By Jon Marsden
The rain had flashed on and off like a yellow amber in a midnight town since about two-thirty that afternoon and the subject matter in my middle school science classroom was a perfect match for the melancholy weather. This had been a day filled with bloodletting and bone saws and I often found myself staring at the stack of student mountain bikes in the back of my classroom as I anticipated the end of seventh period. Soon I would be surrounded by kids, bikes, and a small loop of trails where we coaches helped children get hooked on a sport that had already made junkies out of us.
The rain was falling lightly again as we gathered the team under the pavilion in the small park where we began our rides. We spoke about safety, bikes, gear, and body positioning, hoping that the mist-like rain would dissipate while we ranted. Students were eyeing the head coach and listening with an unscholastic intensity when we heard the shot.
It was deeper than a firecracker and more instant than thunder – most certainly a gunshot. Some of the kids looked at each other. One young man with short blond hair turned around slightly and said flatly, “What was that?” But as any mountain biker in the south knows, gunshots and trails go together like Moonpies and RC Cola.
The sky had stopped crying. “We’re going to head out to the trail we rode yesterday,” said Coach Bell. “Greenelsh and I will take it backwards and meet you in the middle, Marsden and Jackson will stay with the group. Let’s ride!”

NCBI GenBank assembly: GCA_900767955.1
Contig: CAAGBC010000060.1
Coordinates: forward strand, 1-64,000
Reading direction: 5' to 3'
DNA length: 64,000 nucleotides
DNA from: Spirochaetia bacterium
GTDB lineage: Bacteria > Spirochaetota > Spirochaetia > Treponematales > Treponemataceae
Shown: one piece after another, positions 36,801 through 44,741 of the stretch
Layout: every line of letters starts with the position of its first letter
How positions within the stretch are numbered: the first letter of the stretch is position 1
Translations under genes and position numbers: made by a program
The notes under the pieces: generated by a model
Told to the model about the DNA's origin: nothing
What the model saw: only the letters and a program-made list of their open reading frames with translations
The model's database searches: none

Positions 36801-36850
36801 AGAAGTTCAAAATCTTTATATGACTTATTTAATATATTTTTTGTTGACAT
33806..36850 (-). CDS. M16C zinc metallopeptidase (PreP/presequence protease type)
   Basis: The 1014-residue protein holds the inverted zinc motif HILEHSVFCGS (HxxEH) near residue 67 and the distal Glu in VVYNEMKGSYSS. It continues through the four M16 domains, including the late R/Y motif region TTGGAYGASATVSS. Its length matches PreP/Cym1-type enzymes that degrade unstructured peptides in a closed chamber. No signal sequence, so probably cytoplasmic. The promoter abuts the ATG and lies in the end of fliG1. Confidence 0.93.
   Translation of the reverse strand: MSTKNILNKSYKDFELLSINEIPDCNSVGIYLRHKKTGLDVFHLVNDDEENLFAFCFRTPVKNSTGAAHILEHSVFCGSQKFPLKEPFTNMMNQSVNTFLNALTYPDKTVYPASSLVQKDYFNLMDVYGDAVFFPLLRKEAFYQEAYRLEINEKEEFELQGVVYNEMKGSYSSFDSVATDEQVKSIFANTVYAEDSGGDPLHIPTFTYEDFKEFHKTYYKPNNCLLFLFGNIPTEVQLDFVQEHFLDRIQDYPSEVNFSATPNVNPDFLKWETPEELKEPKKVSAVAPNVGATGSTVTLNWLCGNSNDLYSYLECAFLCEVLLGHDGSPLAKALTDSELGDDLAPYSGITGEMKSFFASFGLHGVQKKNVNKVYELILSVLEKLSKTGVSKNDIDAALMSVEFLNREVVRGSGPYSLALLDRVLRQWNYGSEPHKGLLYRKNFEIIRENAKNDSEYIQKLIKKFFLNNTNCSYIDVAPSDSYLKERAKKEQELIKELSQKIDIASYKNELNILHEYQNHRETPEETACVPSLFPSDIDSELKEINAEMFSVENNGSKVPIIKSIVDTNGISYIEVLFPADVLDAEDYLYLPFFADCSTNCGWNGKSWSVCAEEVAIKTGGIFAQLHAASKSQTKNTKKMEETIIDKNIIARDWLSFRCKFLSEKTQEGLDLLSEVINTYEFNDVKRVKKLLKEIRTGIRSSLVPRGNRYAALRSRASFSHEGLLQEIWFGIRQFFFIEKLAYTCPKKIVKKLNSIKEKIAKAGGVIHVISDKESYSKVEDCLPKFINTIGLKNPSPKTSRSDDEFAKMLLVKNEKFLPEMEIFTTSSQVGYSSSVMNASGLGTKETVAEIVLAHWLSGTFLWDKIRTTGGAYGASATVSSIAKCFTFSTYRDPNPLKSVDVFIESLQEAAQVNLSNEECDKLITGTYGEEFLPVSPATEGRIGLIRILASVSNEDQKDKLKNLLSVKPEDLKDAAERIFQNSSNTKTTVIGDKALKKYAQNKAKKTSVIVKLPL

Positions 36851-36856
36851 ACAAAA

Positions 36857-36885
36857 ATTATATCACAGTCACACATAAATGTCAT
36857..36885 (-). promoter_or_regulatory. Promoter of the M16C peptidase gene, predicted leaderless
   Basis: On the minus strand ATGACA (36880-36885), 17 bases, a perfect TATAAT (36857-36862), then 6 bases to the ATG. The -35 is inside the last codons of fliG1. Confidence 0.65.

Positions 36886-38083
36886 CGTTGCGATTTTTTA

We headed out in a different fashion than we had on past rides, as we usually placed a coach in front and instructed students to follow, but today students were out front and I was in the middle. We hadn’t really planned it that way, but their eagerness to pedal birthed the new formation. The leaves of the trees hung a bit lower than usual from the weight of the day’s raindrops and the air smelled cool and moist. We spooled down the root drop and into the woods, where the trail had that fresh-packed no-bake cookie feel – not too wet, not too dry, just chocolate goodness. It was a good day to be a mountain bike coach.
“Mr. Marsden, there’s a dead guy!” Hank’s voice sounded frantic, but he was a pretty good faker in class. “Oh my gosh! Mr. Marsden, there’s a dead guy back here!” His face was white.
“Seriously? You’re not just messing with me, right?”
“No, there is seriously a dead guy back there… oh my gosh.”
“Everyone get out of the woods!” I motioned the students back and out a subsidiary trail that led to a grassy area.
My mind went blank. My chest pulled tight. I had to confirm what he had seen but didn’t want to see it myself. I rode forward and motioned for Jackson to go with the kids. My heart started pounding. I imagined the guy wearing a flannel shirt and jeans, lying on the ground with his boots facing up, brown and worn. In my mind, he looked something like a hunter, or just an average guy except his head was probably…
“Hey.” It was Bell and Greenelsh. They had ridden from the opposite direction.
“Is it for real?”
“Yeah.” Bell looked stunned but stoic. “You don’t want to go back there.”
He was right. The last thing I wanted to see was a dead man on a mountain bike trail. Greenelsh had seen it too.
“Have you called 911?,” I asked Bell.
“Yeah… hey, I think I need to go back there and wait for the police to arrive. You guys go ahead and call parents to come pick up the kids.”
“Sounds good,” I said.
Most of the students were already huddled together under the pavilion. Phones were pressed against ears, hands were grasping shoulders, and arms were resting around necks. Thankfully, only a handful had seen the view from the trail. Some parents were already beginning to arrive.